Children are being encouraged to get outdoors by the National Trust, which has drawn up a list of 50 things to do before you’re 11 and three-quarters.
The activities are intended to encourage youngsters away from a couch-potato lifestyle.
But why should kids have all the fun? Adults can also benefit from getting out and about.
Even a regular short walk could help boost your chances of staying fit and avoiding illnesses such as heart disease, osteoporosis and diabetes.
Adults should walk for at least 30 minutes a day for five or more days a week.
But research by charity Living Streets found that around 64 percent of us walk for less than hour a week.
Living Streets, which works on behalf of pedestrians, is running a 2012 Great British Walking Challenge in May – urging more people to stretch their legs and go for a stroll.
‘There are so many physical, psychological, social and financial benefits to be gained from walking,’ says Tony Armstrong, the charity’s chief executive.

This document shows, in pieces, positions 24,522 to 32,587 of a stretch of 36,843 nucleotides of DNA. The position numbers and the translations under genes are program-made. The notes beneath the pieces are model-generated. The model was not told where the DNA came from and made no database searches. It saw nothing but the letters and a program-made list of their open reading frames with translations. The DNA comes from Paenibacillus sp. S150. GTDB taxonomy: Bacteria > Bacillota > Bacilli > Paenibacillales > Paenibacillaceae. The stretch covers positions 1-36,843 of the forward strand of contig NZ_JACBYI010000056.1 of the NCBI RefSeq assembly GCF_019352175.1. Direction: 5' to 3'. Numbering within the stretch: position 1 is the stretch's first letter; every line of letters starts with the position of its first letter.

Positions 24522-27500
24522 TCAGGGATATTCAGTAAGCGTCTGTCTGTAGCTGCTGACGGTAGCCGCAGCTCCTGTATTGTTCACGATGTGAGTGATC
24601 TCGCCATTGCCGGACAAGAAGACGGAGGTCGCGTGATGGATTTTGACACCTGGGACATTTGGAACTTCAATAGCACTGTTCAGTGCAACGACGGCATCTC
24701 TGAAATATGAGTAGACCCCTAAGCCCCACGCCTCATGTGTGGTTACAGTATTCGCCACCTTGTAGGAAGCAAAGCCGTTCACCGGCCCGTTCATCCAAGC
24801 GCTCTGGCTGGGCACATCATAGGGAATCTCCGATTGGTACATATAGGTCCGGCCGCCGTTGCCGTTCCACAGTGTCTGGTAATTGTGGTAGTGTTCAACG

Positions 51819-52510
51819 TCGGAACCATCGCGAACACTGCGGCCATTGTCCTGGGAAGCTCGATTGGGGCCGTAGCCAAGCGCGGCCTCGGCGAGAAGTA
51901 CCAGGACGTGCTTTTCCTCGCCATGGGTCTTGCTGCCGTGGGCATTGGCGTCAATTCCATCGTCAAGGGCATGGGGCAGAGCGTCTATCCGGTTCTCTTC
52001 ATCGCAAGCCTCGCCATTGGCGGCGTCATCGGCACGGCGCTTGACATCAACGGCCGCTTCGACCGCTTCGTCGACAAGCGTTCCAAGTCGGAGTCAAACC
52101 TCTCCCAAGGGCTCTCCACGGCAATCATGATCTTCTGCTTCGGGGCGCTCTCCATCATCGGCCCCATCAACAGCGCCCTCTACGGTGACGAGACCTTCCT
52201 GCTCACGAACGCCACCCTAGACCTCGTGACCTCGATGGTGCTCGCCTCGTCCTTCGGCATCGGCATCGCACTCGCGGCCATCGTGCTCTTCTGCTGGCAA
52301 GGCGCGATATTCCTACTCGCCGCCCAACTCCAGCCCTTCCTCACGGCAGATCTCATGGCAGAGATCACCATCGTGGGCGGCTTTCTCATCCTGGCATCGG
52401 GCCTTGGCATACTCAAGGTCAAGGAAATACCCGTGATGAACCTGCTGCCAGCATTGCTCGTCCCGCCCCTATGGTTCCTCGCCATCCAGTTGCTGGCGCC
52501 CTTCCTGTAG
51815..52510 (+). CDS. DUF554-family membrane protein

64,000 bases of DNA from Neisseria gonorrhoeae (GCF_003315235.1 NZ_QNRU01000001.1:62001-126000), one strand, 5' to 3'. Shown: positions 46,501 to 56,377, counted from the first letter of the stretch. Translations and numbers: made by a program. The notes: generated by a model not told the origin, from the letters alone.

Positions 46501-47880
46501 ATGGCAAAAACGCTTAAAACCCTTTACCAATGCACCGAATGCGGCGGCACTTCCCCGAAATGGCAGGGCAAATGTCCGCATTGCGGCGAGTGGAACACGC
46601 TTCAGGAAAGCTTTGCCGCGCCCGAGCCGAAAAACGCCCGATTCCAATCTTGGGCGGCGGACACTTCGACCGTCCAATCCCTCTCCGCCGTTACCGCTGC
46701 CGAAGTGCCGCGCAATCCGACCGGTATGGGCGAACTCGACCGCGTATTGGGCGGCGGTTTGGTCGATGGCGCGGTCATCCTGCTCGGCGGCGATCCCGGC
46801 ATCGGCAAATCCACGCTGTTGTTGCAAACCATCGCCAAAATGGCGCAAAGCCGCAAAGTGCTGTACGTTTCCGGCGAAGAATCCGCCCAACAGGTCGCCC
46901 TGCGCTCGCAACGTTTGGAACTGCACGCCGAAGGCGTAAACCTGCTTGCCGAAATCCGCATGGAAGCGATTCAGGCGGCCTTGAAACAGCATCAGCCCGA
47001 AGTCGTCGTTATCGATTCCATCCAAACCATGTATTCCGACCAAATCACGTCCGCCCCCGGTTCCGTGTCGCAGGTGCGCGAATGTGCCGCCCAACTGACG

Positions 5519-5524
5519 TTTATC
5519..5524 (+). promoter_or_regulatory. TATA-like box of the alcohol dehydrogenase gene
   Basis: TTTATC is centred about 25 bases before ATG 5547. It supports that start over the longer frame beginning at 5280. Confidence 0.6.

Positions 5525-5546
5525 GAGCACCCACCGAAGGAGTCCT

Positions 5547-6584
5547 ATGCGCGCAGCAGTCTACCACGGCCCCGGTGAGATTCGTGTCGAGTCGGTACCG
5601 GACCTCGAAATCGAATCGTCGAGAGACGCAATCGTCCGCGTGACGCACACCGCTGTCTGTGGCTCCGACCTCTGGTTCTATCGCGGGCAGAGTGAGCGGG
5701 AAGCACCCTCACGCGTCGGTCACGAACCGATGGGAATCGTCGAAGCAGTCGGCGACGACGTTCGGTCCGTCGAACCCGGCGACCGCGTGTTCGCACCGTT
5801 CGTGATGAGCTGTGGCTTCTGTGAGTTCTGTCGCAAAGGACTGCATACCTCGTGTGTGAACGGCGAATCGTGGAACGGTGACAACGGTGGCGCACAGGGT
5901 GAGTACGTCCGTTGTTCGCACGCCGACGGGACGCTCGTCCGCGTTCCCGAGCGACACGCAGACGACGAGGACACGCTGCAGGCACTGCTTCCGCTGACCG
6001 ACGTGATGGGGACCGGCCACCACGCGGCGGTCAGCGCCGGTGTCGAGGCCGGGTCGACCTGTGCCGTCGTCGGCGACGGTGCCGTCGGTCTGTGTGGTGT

‘We think people will be amazed at what a difference a short blast of fresh air can do for them.
‘Not just improving your physical health but putting you in a great mood, helping you calm down or cheer up, catch up with old friends or make new ones.
‘Research shows that regular exercise such as taking the stairs rather than the lift can turn back the clock by three years, and regular walking can reduce the risk of many illnesses such as heart disease.’
n To find out more about the Great British Walking Challenge log on to livingstreets.org.uk